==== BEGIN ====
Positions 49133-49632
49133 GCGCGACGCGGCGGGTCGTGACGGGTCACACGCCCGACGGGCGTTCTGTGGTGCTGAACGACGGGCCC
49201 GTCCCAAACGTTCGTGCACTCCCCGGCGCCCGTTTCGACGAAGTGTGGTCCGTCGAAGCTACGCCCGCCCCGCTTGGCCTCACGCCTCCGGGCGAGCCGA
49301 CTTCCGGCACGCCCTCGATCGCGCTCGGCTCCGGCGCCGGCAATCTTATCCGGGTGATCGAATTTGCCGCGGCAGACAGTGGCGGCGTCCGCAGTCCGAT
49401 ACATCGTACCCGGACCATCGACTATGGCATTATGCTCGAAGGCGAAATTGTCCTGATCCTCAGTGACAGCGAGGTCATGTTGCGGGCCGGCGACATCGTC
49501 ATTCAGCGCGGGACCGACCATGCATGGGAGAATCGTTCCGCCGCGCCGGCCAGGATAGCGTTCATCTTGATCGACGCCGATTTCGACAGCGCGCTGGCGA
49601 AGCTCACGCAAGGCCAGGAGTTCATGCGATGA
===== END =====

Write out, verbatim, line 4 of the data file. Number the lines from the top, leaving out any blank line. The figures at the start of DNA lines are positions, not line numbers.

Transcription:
49301 CTTCCGGCACGCCCTCGATCGCGCTCGGCTCCGGCGCCGGCAATCTTATCCGGGTGATCGAATTTGCCGCGGCAGACAGTGGCGGCGTCCGCAGTCCGAT